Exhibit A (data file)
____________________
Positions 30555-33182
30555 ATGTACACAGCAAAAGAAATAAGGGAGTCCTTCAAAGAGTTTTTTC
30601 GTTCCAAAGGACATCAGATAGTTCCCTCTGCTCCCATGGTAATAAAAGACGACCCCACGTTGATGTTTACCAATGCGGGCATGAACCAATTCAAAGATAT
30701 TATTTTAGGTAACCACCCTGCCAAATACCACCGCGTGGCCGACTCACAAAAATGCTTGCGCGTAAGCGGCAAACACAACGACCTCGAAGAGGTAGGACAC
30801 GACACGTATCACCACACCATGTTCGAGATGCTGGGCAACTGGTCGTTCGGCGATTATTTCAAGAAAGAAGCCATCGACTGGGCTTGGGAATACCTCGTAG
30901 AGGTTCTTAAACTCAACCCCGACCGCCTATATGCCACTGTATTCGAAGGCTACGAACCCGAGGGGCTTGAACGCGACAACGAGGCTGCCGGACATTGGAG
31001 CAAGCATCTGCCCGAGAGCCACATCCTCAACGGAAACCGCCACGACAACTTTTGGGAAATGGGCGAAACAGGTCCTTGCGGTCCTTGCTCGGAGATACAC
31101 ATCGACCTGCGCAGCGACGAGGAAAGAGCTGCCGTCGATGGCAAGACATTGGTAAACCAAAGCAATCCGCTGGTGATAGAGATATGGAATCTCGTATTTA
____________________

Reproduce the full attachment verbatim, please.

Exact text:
Positions 30555-33182
30555 ATGTACACAGCAAAAGAAATAAGGGAGTCCTTCAAAGAGTTTTTTC
30601 GTTCCAAAGGACATCAGATAGTTCCCTCTGCTCCCATGGTAATAAAAGACGACCCCACGTTGATGTTTACCAATGCGGGCATGAACCAATTCAAAGATAT
30701 TATTTTAGGTAACCACCCTGCCAAATACCACCGCGTGGCCGACTCACAAAAATGCTTGCGCGTAAGCGGCAAACACAACGACCTCGAAGAGGTAGGACAC
30801 GACACGTATCACCACACCATGTTCGAGATGCTGGGCAACTGGTCGTTCGGCGATTATTTCAAGAAAGAAGCCATCGACTGGGCTTGGGAATACCTCGTAG
30901 AGGTTCTTAAACTCAACCCCGACCGCCTATATGCCACTGTATTCGAAGGCTACGAACCCGAGGGGCTTGAACGCGACAACGAGGCTGCCGGACATTGGAG
31001 CAAGCATCTGCCCGAGAGCCACATCCTCAACGGAAACCGCCACGACAACTTTTGGGAAATGGGCGAAACAGGTCCTTGCGGTCCTTGCTCGGAGATACAC
31101 ATCGACCTGCGCAGCGACGAGGAAAGAGCTGCCGTCGATGGCAAGACATTGGTAAACCAAAGCAATCCGCTGGTGATAGAGATATGGAATCTCGTATTTA